When the market’s going down, clients worry it’ll keep falling. But when it’s rising they worry the trend won’t continue. Add volatility and the talking heads on TV, and it’s no wonder they get scared. How do you make the case for getting in or staying in when the market sets new highs?
Assume the prospect is a typical investor committing a portion of her assets to the stock market with a long-term time horizon.
#1. Not a Straight Line
“Data show the S&P 500 has delivered a total return around 10% a year on average since the 1920’s. But it doesn’t return 10% every year. It doesn’t move in a straight line like accumulated interest on a savings account. If it did, why would anyone invest in anything paying a lower return? The market goes up like an escalator but down like an elevator. The returns have historically worked out for investors with a long-term time horizon. That’s you. What are we waiting for?”
#2. Missing Appreciation
“The market hit a historic high of 14,164 in October, 2007. It then declined to 6,443 in March 2009 before returning in 2013 to its previous high. The market’s now over 15,000. If it has historically returned 10% a year and you believe it will likely continue doing that long term, ask yourself this question: What about the growth the market should have achieved between 2007 and 2013 when it finally got back to 14,164? It’s likely it’ll need to make up a few of those 10% gains in future years in addition to whatever growth it makes to keep track with the historical average. This makes a good case for being invested in the market now.”
#3. Where Would the Money Go?
“The market set new highs last year. You’re concerned the market will decline? Where will the money go? Professional investors need realistic alternatives before abandoning an asset class. What can they expect in money funds? Corporate or government bonds? Real estate? Large professional investors like pension funds need to be keeping the money at work. Can you see any other attractive alternatives? That makes a good case for staying in the market.”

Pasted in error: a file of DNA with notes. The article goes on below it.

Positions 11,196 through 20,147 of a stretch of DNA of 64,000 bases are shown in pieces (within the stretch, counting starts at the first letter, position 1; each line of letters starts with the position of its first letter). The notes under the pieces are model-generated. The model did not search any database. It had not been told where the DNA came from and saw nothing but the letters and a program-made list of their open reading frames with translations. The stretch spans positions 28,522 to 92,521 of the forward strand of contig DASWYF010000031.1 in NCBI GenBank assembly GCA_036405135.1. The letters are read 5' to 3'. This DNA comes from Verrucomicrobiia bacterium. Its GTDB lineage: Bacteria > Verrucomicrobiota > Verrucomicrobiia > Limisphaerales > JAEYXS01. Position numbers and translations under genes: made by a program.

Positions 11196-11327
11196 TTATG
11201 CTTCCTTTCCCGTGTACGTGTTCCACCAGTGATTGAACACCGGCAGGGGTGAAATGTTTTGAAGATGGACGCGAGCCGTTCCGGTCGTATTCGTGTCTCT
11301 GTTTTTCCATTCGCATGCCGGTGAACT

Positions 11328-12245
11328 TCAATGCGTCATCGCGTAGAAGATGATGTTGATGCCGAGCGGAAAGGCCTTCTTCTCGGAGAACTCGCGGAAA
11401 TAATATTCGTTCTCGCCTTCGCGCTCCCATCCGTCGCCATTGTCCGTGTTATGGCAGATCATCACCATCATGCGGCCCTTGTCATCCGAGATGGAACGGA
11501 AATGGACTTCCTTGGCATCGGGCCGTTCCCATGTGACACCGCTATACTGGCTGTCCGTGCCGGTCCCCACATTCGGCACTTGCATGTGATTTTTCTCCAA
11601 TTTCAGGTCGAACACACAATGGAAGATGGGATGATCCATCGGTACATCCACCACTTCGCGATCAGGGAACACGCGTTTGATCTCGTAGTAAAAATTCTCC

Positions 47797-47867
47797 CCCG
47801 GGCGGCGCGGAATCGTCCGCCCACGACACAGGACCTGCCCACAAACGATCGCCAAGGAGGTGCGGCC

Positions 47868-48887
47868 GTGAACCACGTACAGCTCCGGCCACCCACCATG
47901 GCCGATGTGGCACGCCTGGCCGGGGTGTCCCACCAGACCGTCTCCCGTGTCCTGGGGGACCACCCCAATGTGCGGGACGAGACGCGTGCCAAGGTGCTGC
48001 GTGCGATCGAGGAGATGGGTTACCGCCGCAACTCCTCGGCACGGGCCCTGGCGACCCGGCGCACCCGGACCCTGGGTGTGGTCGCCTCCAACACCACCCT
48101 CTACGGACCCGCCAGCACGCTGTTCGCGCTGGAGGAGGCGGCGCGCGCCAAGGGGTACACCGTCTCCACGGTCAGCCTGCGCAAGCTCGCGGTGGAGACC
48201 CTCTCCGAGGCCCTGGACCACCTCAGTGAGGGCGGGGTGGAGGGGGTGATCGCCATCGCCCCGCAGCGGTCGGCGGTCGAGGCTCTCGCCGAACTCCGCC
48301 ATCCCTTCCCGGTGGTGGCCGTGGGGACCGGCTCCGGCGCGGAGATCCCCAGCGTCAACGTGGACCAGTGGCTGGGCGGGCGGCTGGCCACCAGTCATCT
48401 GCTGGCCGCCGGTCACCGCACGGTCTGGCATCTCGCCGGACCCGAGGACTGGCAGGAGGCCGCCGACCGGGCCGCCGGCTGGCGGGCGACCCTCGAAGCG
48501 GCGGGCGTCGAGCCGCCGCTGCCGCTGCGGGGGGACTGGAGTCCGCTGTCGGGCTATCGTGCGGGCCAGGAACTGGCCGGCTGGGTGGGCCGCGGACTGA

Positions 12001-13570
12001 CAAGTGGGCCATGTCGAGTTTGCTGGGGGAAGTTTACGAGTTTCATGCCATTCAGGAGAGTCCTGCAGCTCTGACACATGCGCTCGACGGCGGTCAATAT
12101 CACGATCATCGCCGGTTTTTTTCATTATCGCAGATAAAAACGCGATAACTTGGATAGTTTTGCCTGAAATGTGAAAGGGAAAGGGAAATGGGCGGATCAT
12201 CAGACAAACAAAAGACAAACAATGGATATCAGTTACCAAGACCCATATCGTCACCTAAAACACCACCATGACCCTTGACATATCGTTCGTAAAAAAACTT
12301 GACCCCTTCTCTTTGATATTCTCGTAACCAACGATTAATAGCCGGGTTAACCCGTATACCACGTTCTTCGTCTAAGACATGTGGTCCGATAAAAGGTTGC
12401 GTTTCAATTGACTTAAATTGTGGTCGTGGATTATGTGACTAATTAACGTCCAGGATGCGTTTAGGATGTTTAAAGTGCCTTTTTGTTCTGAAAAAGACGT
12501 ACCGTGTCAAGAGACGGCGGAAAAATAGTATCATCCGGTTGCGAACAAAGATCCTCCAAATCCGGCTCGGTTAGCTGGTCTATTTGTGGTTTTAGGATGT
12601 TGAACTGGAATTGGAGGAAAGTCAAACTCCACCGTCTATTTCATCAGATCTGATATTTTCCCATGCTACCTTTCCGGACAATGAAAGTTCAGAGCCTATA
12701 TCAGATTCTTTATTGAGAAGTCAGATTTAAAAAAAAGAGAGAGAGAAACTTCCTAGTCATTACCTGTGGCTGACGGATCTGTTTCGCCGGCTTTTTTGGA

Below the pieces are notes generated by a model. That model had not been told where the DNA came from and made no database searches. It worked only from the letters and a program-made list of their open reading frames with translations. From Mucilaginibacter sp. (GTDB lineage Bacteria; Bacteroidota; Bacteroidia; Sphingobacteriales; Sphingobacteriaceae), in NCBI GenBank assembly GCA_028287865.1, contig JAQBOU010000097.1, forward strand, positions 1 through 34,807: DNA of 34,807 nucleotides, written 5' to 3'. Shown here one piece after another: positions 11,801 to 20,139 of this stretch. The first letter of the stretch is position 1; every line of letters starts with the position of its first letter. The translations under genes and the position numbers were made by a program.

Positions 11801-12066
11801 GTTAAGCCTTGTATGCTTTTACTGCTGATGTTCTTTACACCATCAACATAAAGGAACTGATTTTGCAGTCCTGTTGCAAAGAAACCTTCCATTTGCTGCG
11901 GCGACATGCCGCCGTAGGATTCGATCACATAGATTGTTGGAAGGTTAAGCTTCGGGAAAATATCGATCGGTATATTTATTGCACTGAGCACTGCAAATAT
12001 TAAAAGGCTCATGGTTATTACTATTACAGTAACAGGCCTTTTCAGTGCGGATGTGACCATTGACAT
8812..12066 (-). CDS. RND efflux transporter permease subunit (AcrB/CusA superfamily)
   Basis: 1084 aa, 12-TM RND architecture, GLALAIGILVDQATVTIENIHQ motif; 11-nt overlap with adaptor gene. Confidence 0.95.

#4. Indices are Made of Sectors
“When we talk about the market rising or falling we consider broad averages. These are made of industry specific sectors. The S&P 500 has ten sectors. In 2013 that index rose about 30%. Sectors like healthcare and consumer discretionary rose about 40%. Conversely, in volatile times defensive sectors like utilities have traditionally done well. Here’s what I think we should be doing now….”
“One of your concerns is the market’s been setting new highs. If markets are cyclical you don’t want to get in while others are getting out. You’re a long-term investor. One of the best times to buy is when there’s a pullback. Other investors pause and take profits for lots of reasons. If the fundamentals are intact this provides us with a great opportunity to get in. Here’s why I feel the fundamentals are intact. Do you agree? Here’s what I think we should do….”
#6. Dollar Cost Averaging
“You don’t want to get in because you feel the market’s high. If we went back to January 2013 and applied that thinking, we would have missed the 30% move. No one knows what the market will do going forward, but no one said it’s all or nothing either. Why don’t we use the dollar cost averaging strategy? Invest a portion of the money now. If the market continues to rise we’ve established a position. If the market declines you have the opportunity to buy more at a lower price and average down your cost basis. Let’s talk about a comfortable level to start dollar cost averaging….”